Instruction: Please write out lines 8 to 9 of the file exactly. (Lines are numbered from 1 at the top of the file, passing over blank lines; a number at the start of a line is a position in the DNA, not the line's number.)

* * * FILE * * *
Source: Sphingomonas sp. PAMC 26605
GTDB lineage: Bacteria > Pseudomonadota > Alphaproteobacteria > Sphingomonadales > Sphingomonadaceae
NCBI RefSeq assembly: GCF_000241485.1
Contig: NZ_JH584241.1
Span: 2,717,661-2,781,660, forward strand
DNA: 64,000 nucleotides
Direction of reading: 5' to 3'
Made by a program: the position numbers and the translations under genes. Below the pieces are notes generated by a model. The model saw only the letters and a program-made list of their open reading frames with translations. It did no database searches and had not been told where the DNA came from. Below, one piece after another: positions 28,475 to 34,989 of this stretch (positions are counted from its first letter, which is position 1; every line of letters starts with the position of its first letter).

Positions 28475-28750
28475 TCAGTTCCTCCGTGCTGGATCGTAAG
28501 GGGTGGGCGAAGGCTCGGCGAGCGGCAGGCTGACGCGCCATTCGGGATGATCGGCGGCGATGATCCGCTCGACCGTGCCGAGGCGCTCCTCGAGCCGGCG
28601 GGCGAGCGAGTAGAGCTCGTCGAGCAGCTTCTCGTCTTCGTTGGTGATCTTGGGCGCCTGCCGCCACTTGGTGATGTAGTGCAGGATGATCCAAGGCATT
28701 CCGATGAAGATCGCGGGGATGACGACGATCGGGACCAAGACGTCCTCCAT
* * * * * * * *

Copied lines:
Made by a program: the position numbers and the translations under genes. Below the pieces are notes generated by a model. The model saw only the letters and a program-made list of their open reading frames with translations. It did no database searches and had not been told where the DNA came from. Below, one piece after another: positions 28,475 to 34,989 of this stretch (positions are counted from its first letter, which is position 1; every line of letters starts with the position of its first letter).

Positions 28475-28750